Mamalode is producing an off-Broadway play this October in Missoula called Motherhood Out Loud. It’s everything they don’t tell you in What to Expect When You’re Expecting. Funny, irreverent, moving and joyous, Motherhood Out Loud shatters traditional notions about parenthood, unveils the comedy and celebrates the deeply personal truths that span and unite generations. In this interview, we speak with Jessica Goldberg, one of the show’s distinguished playwrights, who is also a mom, a screenwriter and an educator.
Tell us about your journey to becoming a playwright.
I wanted to be a writer for as long as I can remember. I thought I’d write novels or movies… I saw plays as a kid, but it was usually musicals or Shakespeare, and writing for the theater seemed beyond my reach. It was later, when I got to college and found the plays of writers like Fornes and Churchill and Sam Shepard (among many others), I realized that I could tell the kind of stories I wanted to through the theater.
Describe one of the most rewarding and one of the most challenging moments in your career.
Ah… There have been so many challenges. The challenge of supporting myself as a young playwright, the challenge of failure, the challenge of collaborating. But, since we’re on the topic of Motherhood, I’ll talk about that challenge. I’m sure it’s one many working moms relate to—you’re having this amazing, satisfying, completely personally fulfilling experience, but your work takes you away from your child, or makes it harder to be home as much and you always have this gnawing feeling in your heart from being apart from your child. Presently, I’m in New York shooting a show I wrote for Hulu, definitely the most rewarding personal moment of my career, but my daughter is back in LA starting third grade without me. I don’t know if it’s ever possible to make peace with this situation, or if it’s an ever-present challenge of being a working mom.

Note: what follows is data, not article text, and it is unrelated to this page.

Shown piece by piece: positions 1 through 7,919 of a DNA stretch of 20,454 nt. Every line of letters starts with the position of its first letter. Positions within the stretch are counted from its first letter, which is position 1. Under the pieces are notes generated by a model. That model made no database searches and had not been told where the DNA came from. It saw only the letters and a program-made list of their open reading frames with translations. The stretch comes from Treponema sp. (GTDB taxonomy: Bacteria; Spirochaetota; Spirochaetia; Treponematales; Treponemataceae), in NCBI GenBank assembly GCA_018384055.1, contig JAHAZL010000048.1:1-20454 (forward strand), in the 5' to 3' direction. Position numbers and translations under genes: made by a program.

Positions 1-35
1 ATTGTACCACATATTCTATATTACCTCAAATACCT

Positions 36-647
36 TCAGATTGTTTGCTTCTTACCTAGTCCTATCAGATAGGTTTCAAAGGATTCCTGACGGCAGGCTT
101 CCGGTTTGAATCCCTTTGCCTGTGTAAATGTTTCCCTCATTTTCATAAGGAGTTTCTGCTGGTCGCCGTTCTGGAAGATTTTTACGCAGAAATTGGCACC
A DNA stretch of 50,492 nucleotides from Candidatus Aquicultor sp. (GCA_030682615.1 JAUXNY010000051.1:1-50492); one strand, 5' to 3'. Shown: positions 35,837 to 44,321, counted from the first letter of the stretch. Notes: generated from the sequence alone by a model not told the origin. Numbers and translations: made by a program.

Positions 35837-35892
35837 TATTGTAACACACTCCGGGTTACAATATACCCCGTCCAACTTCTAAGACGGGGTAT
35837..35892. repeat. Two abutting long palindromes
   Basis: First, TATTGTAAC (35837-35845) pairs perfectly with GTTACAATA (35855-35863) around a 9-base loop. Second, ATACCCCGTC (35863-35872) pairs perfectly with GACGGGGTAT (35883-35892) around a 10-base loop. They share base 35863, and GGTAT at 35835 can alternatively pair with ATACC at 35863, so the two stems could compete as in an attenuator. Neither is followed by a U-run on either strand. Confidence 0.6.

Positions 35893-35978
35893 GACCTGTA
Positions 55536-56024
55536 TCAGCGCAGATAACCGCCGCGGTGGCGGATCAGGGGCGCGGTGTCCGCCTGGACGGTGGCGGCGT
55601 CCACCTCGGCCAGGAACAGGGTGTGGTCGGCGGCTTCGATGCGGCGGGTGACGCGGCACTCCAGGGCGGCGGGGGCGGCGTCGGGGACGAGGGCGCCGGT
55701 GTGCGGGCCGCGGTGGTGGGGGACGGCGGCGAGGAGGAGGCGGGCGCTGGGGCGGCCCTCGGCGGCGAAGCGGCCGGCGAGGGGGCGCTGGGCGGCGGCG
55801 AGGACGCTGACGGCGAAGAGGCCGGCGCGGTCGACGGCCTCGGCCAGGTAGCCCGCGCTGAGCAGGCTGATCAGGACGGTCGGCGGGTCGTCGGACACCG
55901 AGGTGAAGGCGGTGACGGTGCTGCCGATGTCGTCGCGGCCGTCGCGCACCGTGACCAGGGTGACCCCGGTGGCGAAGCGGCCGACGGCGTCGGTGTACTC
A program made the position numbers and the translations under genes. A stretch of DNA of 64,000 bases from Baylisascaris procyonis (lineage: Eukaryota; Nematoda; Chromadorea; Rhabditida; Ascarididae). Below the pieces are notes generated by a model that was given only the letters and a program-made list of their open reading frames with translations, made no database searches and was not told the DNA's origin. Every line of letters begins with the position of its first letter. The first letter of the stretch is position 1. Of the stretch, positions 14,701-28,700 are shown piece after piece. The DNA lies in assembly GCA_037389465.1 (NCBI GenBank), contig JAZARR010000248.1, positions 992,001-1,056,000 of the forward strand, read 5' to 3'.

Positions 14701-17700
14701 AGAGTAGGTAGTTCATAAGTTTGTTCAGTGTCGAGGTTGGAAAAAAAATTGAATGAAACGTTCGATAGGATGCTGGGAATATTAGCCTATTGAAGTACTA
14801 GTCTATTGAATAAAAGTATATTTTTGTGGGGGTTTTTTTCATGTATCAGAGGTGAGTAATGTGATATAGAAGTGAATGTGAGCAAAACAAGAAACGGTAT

Talk to us about your experience with Motherhood Out Loud—as a writer and a mom.
I was so moved to be a part of this project. When Lisa Peterson asked me to do it I had been working with families of soldiers at Fort Carson and I had recently talked to the woman with whom my monologue is based. As soon as I had heard her story I knew I wanted to write it somewhere. It, like so many of those unheard, unseen stories from wives and children of soldiers deserved to be heard. I’m so glad they included it in this special evening.
If you could give our audience two reasons why they should see Motherhood Out Loud (or license the play to produce in their own community), what would you say?
I think stories of motherhood are greatly undervalued culturally. There’s the sense that the stories of mothers are somehow un-interesting. I disagree. I think the stories of mothers are some of the most complex and dramatic tales we can tell. This evening of theater is a small window into some of those under represented inner lives. I know when I saw this evening I laughed, I cried, and I related.
There’s a line in Annie Weisman’s monologue where the character has just given birth, and her mother is sitting by her bed and starts to weep, “It hasn’t been 35 years, it has been 35 minutes and you just came out… You’re my baby!” It’s a remarkable experience anyone who has a child comes to understand, you blink and a year has passed, and this creature who was a baby is now 5, and 8, and I can’t imagine what that will feel like, when my daughter has children of her own. This evening captures so many ineffable moments!
I understand this is an evening mothers and daughters will go to together, but I say bring the men in your life! Bring fathers, sons, and grandfathers. They should hear these stories too. These stories are their stories as much as ours.